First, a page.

Film Review – Radhe: Your Most Wanted Bhai

Film Review – Radhe: Your Most Wanted Bhai

Starring: Salman Khan, Disha Patani, Jackie Shroff and Randeep Hooda

Director: Prabhu Deva

A Salman Khan film, that too timed as an Eid release, comes pre-packaged with certain set Bollywood masala ingredients and this latest offering from the popular “Bhai” of the Indian film industry certainly fits that bill.

Radhe (Khan) is a hot-headed, no-nonsense cop in the Mumbai police force who is infamous for doing things his own unconventional way. While faced with suspension and warnings from bosses for his violent tendencies in pursuit of the baddies, he has an impeccable reputation of getting the job done. And, the job he is brought in to get done this time is to clean up the streets of Mumbai from the debilitating narcotics trade that is turning young high-achieving students of the city into hapless addicts.

At the heart of this dirty drug smuggling mafia is the unscrupulous and vicious Rana (Hooda) and Radhe’s seniors have no choice but to revoke his suspension to take charge of this gruesome mission. On the way, a chance encounter with the beguiling Diya (Patani) and her distaste for police work as a result of her workaholic brother (Shroff) result in Radhe having to take on a double act as an aspiring model.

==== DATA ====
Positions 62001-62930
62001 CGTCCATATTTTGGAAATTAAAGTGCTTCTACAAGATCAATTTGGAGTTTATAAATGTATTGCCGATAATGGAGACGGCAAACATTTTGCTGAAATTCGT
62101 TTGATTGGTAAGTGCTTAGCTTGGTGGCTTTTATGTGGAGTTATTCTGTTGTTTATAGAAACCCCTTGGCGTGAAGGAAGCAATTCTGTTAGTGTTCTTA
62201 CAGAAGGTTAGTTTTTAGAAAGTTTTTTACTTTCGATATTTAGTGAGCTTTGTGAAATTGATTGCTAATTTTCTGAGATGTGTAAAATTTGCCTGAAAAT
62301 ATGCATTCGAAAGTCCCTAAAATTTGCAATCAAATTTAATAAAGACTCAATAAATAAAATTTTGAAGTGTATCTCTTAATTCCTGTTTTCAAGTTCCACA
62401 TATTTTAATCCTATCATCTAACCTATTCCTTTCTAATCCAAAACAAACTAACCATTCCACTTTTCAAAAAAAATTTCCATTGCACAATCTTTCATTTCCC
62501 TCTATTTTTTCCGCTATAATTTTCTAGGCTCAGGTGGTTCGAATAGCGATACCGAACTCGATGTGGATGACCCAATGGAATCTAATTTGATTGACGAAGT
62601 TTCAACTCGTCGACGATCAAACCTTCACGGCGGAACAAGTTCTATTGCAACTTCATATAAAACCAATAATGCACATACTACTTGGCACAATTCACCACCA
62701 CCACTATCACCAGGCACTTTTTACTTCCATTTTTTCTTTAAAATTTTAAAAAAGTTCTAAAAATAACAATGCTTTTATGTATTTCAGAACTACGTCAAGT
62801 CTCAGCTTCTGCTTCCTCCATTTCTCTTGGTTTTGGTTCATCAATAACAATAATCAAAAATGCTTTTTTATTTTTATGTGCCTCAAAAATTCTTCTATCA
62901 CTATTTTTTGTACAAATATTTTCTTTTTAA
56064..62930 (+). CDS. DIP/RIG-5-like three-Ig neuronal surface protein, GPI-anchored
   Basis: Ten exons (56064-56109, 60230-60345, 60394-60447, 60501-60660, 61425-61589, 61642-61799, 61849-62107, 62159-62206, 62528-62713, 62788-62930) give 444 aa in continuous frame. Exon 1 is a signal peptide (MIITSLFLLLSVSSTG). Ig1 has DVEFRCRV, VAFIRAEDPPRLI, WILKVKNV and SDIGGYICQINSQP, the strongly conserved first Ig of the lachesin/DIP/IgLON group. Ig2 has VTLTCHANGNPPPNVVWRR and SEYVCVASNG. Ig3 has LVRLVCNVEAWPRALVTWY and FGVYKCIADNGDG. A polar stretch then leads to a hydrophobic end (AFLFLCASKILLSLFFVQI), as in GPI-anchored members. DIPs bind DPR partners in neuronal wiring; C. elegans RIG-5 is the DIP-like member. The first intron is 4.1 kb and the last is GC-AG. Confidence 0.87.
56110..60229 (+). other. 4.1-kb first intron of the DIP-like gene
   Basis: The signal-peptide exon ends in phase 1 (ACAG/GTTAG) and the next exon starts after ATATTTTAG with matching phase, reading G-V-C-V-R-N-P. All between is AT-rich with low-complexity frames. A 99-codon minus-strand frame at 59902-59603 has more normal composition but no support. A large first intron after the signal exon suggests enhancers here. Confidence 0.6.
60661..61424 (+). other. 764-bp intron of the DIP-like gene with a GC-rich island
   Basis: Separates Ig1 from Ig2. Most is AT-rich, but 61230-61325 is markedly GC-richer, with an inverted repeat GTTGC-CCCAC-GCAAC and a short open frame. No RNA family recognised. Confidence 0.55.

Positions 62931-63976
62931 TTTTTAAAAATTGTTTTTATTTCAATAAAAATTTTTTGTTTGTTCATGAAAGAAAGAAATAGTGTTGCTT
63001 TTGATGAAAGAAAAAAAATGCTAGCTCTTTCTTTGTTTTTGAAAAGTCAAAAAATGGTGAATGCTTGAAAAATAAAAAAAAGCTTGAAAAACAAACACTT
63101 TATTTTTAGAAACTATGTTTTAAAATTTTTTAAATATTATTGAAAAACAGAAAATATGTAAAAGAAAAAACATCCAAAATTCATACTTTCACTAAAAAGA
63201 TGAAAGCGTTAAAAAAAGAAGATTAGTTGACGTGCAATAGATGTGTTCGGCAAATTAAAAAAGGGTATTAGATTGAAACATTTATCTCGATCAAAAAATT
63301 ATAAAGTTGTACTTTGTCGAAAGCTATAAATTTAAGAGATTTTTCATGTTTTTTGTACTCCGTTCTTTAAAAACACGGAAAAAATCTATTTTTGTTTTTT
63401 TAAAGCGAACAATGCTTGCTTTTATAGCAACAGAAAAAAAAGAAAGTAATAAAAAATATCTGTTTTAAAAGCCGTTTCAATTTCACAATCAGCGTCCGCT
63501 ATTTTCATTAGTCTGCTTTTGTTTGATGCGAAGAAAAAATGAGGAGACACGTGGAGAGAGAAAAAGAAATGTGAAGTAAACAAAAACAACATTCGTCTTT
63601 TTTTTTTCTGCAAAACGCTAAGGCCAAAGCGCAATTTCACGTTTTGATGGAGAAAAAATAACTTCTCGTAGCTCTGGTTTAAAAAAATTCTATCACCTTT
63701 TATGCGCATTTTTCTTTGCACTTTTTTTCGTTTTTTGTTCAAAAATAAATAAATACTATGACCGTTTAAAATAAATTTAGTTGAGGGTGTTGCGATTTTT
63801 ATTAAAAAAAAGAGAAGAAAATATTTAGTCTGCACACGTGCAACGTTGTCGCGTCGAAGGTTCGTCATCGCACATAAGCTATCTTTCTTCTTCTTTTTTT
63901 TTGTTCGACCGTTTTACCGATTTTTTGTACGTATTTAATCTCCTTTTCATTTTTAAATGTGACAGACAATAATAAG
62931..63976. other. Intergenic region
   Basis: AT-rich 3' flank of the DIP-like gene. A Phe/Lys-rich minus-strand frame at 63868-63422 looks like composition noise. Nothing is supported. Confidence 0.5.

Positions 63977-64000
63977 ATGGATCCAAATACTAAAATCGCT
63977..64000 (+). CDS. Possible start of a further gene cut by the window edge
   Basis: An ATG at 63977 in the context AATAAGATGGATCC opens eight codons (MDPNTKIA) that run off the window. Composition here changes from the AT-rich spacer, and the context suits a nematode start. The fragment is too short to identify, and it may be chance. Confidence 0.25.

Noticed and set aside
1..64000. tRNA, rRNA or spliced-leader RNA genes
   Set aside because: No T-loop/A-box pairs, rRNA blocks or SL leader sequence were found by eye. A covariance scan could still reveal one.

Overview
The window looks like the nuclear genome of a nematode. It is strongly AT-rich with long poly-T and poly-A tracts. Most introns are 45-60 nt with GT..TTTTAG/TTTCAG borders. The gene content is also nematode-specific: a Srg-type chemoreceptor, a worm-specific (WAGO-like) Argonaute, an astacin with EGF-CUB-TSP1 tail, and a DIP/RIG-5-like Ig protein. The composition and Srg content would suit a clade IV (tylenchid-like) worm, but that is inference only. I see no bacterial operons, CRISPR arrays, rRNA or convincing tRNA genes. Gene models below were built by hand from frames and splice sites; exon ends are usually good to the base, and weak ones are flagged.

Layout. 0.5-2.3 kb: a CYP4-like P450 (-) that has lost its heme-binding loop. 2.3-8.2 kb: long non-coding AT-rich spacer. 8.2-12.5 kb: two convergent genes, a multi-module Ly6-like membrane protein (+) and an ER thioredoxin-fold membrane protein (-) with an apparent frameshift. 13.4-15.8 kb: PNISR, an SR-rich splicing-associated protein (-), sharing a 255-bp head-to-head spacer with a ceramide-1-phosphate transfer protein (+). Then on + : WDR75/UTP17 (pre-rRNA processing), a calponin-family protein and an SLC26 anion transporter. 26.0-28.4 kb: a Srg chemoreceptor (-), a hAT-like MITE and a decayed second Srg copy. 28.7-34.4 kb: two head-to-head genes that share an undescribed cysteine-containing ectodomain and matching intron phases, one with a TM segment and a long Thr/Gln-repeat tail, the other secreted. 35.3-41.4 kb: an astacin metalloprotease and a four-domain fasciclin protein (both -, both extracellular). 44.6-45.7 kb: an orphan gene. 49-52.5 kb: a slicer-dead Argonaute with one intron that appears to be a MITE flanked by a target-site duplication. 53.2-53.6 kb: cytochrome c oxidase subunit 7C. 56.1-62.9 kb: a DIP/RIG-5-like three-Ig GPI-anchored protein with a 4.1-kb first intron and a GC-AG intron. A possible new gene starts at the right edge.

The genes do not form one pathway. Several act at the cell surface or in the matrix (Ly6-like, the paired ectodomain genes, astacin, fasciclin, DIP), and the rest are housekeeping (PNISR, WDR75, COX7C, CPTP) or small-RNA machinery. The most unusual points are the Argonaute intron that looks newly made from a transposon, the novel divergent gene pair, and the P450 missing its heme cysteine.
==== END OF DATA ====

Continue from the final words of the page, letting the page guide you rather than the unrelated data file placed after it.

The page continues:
Will this principled cop and fake model achieve both his goals – winning over Diya’s affections and tackling druglord Rana and his henchmen to free Mumbai of the scourge of drugs?

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The answer to both those questions is hardly a mystery when it comes to a Salman Khan vanity vehicle of this nature. But even for the audience mentally prepared for the all-too-predictable turns in the plot, this film manages to set a whole new level of bizarre. There is very little attention, if any, given to a narrative structure that would make sense from start to finish. Patani is reduced to a mere sidekick, ready for a quick song and dance when the wham-bam fighting sequences and gunfights get completely out of hand.

Shroff has been clearly thrown into the mix for some light relief but his inane attempts at humour fall completely flat. Hooda seems to have taken some recent lessons in how to ham it up for the camera and plays his villainous character closer to the funny rather than scary spectrum.

Prabhu Deva’s directorial venture, a nod to the Korean flick ‘The Outlaws’, has one thing that is close to perfection and that is the dancer’s overview of the choreographed sequences in the film. It will no doubt leave the audience feeling like he should really stick to what he is truly good at – dancing.

All that said and done, any Salman Khan fans starved of his brand of glass-shattering and bone-crushing Bollywood cinema uninhibited by the requirements of a cohesive plotline have a treat in store. His piece to camera with the words “Eid Mubarak” at the start of the film will transport fans to the old days of packed cinema halls reverberating with whistles at Salman Bhai’s every cheesy line and move.

*iGlobal Review Series

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